Bryan said they will also make it easier to sign up for the medical baseline program by eliminating the medical provider signature requirement.
Following the presentation, Bryan and the team of panelists fielded viewer-submitted questions.
A north west Santa Rosa business owner asked if he hasn’t been impacted by a PSPS event so far, does that mean he won’t be affected this year?
Bryan said there is always the potential of being impacted by a PSPS.
Several other customers, including one in Oakmont, asked about creating defensible space, and the panelists recommended reaching out to your local fire department, many of which have defensible space programs.
Another viewer asked if a power shutoff would also include a gas shutoff and while gas was shutoff to many Sonoma County residents during the Kincade Fire for safety reasons, Bryan said typically gas should not be affected by a PSPS event.
“PSPS only relates to the electric service. The electricity through the lines, going through the community and to your house has no impact on the gas service to your house. It is worth mentioning that some equipment need electricity to operate even if it is gas. You may have a gas dryer for example, but it still needs electricity to turn on even though the heat comes from gas,” Pender said.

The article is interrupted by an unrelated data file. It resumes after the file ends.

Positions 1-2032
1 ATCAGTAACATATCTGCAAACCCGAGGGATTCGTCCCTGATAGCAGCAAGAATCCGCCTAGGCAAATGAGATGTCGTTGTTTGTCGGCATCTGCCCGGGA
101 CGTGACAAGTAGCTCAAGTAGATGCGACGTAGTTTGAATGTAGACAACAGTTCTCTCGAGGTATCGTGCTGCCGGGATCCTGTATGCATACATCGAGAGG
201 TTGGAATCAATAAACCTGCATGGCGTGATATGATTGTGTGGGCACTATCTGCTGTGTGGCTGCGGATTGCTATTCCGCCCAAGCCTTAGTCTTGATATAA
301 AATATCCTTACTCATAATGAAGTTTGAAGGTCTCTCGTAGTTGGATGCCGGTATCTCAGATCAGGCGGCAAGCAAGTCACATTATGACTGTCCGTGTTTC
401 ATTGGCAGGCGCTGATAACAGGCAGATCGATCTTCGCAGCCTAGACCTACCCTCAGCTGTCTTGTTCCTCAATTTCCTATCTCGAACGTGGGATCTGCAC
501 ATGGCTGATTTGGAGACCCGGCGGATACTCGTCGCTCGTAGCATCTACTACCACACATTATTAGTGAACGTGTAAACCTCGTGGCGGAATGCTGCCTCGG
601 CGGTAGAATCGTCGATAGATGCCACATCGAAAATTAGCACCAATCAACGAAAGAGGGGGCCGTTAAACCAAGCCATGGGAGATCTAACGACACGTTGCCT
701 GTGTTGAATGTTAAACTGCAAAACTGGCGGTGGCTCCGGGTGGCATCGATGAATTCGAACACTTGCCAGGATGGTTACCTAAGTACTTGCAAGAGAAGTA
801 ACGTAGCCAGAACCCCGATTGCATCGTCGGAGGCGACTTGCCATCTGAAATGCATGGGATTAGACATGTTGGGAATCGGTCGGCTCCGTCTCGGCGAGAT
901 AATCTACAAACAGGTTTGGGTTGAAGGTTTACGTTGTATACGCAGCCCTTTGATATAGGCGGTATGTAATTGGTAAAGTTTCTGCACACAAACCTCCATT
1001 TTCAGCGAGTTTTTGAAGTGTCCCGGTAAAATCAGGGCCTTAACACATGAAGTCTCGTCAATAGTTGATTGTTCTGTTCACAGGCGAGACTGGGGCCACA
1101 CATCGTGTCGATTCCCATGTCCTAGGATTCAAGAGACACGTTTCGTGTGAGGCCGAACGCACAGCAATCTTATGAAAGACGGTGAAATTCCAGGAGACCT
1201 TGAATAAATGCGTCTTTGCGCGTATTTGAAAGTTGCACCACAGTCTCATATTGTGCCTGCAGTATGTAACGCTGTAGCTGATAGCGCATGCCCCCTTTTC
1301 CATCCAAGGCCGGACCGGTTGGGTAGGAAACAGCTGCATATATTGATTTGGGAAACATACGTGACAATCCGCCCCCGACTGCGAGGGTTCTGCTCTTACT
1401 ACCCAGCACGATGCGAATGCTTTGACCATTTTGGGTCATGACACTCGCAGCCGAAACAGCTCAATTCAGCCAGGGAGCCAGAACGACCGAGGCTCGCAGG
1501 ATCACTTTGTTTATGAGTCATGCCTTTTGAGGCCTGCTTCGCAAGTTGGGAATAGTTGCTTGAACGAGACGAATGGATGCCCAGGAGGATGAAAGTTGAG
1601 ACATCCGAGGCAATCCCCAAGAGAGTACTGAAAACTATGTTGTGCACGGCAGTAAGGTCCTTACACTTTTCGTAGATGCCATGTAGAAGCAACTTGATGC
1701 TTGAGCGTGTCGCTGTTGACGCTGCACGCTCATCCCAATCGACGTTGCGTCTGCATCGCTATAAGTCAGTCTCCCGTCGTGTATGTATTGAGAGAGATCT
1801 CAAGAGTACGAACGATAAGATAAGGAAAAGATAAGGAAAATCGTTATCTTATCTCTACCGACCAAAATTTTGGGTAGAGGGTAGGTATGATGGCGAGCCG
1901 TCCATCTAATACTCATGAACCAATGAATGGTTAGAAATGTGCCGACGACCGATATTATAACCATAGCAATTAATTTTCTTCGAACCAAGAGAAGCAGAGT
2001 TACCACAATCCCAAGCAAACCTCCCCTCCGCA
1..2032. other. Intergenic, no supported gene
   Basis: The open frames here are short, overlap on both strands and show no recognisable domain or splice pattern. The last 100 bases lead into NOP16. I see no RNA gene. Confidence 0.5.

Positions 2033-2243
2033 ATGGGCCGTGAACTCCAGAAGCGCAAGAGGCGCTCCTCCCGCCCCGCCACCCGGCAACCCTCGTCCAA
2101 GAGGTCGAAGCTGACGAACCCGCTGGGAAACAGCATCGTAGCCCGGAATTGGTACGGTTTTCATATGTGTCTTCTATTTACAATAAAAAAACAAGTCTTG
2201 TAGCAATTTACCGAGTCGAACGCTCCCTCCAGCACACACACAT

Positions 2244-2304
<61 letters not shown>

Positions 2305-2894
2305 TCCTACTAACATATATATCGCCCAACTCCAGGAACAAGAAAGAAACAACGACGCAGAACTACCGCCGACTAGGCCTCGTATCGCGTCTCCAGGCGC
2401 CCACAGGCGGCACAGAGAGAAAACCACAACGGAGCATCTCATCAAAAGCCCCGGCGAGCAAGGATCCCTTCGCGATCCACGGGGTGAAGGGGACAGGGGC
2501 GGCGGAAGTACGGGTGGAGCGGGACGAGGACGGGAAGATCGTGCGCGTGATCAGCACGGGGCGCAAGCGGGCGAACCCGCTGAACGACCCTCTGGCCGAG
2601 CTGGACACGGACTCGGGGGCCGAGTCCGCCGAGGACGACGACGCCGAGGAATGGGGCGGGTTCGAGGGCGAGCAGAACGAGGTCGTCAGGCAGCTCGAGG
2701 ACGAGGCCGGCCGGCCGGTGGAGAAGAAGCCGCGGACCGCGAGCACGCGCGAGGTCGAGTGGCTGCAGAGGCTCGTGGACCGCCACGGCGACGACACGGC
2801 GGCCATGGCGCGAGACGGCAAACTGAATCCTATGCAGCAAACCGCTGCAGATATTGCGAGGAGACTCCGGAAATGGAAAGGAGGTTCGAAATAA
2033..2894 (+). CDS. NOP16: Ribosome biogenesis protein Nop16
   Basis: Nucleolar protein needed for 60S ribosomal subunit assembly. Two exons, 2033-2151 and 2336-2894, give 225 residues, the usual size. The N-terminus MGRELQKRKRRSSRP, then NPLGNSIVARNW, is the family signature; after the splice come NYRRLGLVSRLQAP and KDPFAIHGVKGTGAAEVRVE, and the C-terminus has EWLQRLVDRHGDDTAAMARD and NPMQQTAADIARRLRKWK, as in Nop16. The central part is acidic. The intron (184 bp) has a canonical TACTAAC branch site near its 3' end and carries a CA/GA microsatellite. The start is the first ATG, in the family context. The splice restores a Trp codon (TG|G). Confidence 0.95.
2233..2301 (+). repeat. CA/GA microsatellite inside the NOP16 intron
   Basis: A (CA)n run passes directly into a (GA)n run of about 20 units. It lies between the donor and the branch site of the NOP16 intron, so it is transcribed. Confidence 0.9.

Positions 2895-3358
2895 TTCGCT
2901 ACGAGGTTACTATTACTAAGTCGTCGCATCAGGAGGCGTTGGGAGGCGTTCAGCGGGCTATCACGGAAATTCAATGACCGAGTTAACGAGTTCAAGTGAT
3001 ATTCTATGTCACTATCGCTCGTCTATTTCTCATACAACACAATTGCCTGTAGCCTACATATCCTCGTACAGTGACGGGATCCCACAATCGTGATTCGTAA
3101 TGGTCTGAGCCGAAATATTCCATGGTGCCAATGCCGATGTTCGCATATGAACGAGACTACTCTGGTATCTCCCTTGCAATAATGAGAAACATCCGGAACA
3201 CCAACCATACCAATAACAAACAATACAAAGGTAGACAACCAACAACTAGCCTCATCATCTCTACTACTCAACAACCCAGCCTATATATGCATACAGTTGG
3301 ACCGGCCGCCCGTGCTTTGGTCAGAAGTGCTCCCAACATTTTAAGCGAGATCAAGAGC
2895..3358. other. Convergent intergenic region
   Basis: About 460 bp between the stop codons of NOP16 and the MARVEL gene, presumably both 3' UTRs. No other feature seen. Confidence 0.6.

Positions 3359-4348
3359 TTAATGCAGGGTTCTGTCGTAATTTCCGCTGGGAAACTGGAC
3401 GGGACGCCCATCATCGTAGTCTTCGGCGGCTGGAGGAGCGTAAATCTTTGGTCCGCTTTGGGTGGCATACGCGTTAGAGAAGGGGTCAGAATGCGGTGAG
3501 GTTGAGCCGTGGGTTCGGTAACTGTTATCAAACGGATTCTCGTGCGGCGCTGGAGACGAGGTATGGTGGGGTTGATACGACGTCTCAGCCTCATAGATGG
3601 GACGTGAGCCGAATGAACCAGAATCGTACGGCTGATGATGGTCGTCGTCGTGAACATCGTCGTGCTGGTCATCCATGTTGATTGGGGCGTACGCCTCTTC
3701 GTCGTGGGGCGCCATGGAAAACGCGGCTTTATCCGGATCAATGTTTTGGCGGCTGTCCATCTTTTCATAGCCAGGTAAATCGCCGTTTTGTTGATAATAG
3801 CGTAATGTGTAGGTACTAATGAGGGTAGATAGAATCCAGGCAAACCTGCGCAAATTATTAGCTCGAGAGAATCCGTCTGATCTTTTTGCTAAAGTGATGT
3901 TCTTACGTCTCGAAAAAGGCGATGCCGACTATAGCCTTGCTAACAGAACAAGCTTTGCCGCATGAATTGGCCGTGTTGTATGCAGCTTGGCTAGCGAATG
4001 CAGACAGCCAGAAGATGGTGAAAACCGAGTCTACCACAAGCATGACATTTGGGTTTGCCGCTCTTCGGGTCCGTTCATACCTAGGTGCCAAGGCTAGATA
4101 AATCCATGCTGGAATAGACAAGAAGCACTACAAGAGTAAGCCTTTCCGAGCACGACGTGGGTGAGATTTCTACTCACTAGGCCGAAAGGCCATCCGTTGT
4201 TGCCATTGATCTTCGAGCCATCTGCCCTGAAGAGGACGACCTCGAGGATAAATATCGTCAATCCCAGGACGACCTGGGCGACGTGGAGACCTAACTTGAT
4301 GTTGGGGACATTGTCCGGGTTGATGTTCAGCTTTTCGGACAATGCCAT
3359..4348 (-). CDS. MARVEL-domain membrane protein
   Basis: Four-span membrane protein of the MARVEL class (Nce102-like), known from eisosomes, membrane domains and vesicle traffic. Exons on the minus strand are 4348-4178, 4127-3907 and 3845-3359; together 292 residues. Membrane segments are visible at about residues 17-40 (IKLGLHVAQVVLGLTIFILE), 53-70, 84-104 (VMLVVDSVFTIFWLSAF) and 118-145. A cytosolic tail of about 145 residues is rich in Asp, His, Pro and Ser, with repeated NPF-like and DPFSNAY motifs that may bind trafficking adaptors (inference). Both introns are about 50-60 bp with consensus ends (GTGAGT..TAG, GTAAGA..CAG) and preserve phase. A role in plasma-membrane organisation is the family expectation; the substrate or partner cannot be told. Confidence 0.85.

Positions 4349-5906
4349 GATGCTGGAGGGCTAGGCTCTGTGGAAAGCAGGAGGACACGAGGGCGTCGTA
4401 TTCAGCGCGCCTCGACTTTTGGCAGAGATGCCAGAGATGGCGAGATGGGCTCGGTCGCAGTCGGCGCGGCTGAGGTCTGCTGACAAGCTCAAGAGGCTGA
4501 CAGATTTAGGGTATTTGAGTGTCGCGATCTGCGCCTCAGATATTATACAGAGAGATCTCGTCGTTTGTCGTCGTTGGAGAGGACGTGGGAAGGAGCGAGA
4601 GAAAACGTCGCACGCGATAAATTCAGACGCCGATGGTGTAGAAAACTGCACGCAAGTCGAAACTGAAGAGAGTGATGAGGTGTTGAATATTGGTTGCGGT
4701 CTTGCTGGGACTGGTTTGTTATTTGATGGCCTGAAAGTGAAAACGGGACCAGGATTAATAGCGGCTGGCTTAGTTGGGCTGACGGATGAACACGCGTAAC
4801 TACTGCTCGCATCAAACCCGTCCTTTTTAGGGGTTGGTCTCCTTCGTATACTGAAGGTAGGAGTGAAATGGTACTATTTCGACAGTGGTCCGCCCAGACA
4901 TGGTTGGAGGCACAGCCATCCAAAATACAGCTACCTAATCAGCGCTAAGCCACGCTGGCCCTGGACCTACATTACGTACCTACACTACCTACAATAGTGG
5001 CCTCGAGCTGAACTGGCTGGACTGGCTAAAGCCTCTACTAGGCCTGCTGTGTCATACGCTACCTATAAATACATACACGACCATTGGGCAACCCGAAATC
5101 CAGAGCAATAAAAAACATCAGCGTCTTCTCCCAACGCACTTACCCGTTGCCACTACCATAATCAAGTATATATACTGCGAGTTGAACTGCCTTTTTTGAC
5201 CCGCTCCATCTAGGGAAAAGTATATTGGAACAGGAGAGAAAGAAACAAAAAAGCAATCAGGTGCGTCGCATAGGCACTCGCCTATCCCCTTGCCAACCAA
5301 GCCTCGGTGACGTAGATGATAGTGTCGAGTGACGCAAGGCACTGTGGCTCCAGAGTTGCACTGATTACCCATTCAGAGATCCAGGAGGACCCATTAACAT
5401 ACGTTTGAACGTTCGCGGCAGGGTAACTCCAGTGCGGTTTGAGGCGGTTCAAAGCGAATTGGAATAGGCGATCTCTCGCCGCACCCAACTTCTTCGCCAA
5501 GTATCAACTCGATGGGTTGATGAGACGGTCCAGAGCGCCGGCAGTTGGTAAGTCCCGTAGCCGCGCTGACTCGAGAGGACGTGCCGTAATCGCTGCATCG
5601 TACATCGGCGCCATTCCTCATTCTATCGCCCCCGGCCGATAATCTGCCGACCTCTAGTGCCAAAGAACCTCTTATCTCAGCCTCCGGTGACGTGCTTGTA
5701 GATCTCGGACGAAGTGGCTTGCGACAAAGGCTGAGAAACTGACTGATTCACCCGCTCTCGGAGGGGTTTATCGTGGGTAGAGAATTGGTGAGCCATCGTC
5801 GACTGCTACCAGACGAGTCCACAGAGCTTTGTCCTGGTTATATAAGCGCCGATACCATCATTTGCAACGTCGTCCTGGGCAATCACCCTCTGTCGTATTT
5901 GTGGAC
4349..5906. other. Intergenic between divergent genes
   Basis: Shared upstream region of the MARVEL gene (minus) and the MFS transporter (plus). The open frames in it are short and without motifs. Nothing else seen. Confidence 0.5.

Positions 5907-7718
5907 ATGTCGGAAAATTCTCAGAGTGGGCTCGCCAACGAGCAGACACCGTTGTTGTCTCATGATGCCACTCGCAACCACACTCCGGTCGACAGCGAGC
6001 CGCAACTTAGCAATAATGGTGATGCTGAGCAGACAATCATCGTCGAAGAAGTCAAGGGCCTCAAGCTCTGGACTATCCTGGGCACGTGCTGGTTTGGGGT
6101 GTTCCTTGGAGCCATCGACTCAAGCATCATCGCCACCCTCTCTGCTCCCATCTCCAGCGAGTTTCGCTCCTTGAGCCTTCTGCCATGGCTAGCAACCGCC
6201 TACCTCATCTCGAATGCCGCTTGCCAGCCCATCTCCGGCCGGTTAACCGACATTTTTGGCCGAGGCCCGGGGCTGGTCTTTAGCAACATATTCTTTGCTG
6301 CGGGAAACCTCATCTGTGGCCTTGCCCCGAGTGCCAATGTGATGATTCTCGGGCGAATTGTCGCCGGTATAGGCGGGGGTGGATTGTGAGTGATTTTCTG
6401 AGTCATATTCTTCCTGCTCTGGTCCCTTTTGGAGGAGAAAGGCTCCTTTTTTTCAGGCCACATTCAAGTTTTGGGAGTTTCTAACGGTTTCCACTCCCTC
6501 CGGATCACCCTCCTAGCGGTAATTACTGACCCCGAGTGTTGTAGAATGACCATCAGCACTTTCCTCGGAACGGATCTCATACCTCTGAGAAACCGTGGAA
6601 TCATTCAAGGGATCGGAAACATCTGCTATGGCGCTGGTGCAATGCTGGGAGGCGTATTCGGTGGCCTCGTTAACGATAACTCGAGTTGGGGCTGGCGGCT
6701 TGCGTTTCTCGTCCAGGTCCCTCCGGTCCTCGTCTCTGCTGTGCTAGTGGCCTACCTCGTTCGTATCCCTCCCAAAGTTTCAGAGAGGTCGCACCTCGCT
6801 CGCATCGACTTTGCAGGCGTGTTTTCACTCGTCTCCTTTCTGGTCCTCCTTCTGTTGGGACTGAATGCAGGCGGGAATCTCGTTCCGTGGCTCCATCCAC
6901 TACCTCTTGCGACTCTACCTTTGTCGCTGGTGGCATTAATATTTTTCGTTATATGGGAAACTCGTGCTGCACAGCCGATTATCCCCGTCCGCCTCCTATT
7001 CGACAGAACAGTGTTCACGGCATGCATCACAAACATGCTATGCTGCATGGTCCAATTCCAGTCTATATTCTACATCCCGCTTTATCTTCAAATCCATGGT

Perhaps the biggest question at hand was how PG&E will help keep power on at hospitals and other critical care facilities in the event of a PSPS during the pandemic.
“There are certain requirements and certain terms of backup generation for those critical facilities and we’ve also identified them in our tracking system so that we know which facilities are hospitals, fire stations, police stations etc,” Bryan said. “We’ve also identified any pandemic response locations. We recognize that some of the places that are responding to the pandemic are not typically hospitals, so we have also identified those and we are working with Cal OES and the state to understand any of the pandemic response locations and we are also working with them on what plans they have, or what backup generation might be required in order to make sure that those most critical sites maintain power when and where possible.”
There was also the question of how the operation of community resource centers, designated respite centers that offer heating and cooling, chargers, snacks and water during a PSPS, would be affected due to the virus.
During the Kincade Fire and the related electricity and gas shutoff, community resource centers located throughout the county, took center stage as people flocked to centers to warm up during the near freezing temperatures of that week.
In addition to resource centers, the Sonoma County Transit Agency had also set up a warming bus in front of Cloverdale City Hall for community members and evacuees.
Bryan said in the event of a PSPS they would update their centers to implement social distancing guidelines of six feet and would limit the number of individuals coming in and out. She added that those running the centers would also use personal protective equipment, such as masks and gloves.
Community resource centers might also go on the road in the form of a sprinter van that visits neighborhoods and offers walk-up services.